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NWT Recreation and Parks Association brings back Walk to Tuk name

The NWT Parks and Recreation Association (NWTRPA) has the changed the name of its annual winter walking challenge back to its original name, Walk to Tuk.
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A public information session in Tuktoyaktuk on Dec 1, 2022. Photo courtesy of NWTPRA/Nuka de Jocas

The NWT Parks and Recreation Association (NWTRPA) has the changed the name of its annual winter walking challenge back to its original name, Walk to Tuk.

The organization announced the decision in a Nov. 6 news release, following an extensive review by an advisory committee.

“I want to commend the NWTRPA for having the foresight to create an advisory committee to review the walking challenge and ensure all the voices from across the NWT were heard,” said committee member Annie Steen. “The effort to include the Indigenous community’s participation, involvement and to listen to the recommendations are a true example of what reconciliation should look like. I hope more organizations can build on this.”

The walking challenge was called Walk to Tuk until 2021, when it was brought to NWTRPA’s attention that the name created an connection between the program and incident involving three young boys who tried to walk from Inuvik to Tuktoyaktuk after escaping from a residential school. Two of the boys, Lawrence Jack Elanik and Dennis Dick, died on their journey through the wilderness.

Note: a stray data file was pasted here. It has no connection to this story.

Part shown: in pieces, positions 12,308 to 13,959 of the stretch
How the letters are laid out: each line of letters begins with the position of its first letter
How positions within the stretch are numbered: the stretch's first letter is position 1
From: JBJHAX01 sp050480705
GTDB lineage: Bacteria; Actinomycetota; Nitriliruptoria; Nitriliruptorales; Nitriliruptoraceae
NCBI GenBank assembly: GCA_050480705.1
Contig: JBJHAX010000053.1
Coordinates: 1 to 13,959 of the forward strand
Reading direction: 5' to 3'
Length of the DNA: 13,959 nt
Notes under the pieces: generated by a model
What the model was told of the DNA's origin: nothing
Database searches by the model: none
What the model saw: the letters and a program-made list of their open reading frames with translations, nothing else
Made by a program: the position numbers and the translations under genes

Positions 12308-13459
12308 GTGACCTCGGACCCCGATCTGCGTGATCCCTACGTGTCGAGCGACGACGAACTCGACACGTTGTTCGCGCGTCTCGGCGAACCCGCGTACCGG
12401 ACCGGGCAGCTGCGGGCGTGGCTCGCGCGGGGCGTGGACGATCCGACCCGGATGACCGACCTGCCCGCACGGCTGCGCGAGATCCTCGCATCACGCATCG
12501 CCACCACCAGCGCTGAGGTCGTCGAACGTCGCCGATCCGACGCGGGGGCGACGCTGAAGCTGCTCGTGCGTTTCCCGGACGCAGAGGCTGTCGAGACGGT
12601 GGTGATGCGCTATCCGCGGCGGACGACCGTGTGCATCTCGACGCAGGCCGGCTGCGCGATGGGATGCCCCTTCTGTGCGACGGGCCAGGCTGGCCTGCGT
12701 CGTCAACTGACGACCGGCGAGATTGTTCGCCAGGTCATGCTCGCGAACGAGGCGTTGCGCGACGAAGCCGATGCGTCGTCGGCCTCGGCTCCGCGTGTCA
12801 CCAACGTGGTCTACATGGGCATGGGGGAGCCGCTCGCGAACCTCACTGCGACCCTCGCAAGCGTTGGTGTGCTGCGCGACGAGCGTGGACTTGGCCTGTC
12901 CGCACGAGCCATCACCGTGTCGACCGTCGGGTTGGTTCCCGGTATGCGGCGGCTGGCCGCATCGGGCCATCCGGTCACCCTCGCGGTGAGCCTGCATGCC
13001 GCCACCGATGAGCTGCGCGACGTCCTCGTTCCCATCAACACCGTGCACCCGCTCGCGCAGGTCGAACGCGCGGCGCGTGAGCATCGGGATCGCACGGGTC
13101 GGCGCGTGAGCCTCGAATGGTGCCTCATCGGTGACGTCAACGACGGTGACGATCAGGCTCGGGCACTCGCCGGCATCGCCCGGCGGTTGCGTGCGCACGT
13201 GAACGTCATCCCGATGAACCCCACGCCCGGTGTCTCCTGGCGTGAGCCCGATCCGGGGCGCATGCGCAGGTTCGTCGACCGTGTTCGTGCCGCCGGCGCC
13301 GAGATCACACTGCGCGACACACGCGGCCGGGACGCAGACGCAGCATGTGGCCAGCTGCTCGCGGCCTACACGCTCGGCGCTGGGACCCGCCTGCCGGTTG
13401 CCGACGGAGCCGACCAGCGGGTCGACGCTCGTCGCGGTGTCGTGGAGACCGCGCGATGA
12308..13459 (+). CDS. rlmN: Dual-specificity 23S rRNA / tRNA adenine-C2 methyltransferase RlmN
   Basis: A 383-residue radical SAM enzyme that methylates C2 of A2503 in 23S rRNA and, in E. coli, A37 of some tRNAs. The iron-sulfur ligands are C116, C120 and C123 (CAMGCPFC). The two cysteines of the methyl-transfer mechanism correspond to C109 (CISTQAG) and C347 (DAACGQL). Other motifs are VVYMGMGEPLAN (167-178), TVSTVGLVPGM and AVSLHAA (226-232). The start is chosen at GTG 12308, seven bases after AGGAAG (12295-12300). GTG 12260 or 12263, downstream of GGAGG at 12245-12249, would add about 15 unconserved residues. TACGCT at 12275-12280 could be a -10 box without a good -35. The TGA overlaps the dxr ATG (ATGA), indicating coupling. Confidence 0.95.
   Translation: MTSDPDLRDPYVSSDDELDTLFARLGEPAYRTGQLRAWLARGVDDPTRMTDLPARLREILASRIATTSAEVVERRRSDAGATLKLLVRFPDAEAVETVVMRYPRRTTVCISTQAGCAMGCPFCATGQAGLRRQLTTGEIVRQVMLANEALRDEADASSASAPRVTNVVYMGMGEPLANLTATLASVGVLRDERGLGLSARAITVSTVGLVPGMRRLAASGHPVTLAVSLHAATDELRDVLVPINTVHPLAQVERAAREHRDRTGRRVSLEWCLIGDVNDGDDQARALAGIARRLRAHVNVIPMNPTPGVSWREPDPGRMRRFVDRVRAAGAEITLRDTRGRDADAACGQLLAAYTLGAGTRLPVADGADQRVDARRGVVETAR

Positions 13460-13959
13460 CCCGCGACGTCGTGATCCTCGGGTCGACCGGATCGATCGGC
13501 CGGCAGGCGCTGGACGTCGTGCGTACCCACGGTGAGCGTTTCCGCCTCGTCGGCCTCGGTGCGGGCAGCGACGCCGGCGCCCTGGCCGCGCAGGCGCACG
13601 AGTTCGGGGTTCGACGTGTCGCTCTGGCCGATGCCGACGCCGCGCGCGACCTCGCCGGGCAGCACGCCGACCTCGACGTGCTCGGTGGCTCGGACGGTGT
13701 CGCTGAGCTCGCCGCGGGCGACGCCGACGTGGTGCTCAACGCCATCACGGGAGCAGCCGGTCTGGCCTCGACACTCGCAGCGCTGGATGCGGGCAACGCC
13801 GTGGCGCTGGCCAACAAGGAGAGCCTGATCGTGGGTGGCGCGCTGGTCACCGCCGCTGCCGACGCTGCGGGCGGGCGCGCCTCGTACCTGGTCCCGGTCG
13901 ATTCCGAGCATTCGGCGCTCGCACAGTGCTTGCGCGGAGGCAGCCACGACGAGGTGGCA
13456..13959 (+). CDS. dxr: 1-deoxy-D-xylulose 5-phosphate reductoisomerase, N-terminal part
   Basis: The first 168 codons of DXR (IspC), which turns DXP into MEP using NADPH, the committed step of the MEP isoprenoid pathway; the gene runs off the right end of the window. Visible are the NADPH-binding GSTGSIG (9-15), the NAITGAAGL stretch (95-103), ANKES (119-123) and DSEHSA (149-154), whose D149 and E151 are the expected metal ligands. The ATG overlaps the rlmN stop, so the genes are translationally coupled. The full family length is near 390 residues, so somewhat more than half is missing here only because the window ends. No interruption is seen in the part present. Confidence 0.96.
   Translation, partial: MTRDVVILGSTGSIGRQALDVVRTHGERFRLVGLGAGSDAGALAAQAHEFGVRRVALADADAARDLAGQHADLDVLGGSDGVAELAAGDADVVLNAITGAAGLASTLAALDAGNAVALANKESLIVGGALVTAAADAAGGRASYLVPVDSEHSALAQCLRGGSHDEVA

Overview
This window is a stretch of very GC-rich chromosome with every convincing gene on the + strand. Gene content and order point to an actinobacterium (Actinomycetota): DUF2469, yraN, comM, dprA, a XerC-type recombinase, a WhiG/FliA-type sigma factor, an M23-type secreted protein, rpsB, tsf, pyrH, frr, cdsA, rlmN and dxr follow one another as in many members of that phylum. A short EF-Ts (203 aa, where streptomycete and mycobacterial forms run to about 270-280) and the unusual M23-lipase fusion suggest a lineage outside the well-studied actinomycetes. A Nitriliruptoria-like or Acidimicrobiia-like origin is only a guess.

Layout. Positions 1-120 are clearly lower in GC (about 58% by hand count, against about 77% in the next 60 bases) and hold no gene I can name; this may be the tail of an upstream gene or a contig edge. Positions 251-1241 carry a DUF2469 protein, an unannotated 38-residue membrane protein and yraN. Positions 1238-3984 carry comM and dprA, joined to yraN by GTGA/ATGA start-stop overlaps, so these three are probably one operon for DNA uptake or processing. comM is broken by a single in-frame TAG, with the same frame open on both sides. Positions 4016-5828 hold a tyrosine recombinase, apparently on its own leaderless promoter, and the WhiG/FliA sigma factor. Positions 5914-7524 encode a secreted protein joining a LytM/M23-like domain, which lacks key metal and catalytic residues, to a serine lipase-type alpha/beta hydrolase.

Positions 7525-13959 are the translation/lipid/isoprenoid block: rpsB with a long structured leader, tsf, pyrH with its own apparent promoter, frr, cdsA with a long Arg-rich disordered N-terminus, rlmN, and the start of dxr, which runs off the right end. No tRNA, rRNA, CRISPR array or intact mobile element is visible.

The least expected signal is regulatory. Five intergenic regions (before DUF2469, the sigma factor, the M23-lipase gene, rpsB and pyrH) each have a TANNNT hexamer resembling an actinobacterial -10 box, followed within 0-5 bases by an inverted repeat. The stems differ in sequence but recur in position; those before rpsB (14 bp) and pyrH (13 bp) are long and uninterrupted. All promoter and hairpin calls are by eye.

The goal of the organization’s review was to determine a new name for the program. It held three advisory committee meetings and two public information sessions throughout 2022 and 2023 to that end.

After the review, the decision was made to revert back to the original name for the challenge, though that decision was not made easily.

“In order to gain insight on the issue, the NWTRPA staff and a former consultant reached out to the individuals who brought forward the concern regarding the Walk to Tuk name,” the final report on the review explained. “Unfortunately, these attempts at contact were unsuccessful. Since we were unable to connect with these individuals, the WCAC members struggled with their decision to keep the Walk to Tuk name. The decision was based on what was heard during the stakeholder engagement sessions.”

The review process was designed in line with reference materials such as the United Nations Declaration on the Rights of Indigenous Peoples, the Truth and Reconciliation Commission of Canada: Calls to Action, and the Final Report of the National Inquiry into Missing and Murdered Indigenous Women and Girls Calls for Justice, the news release explained.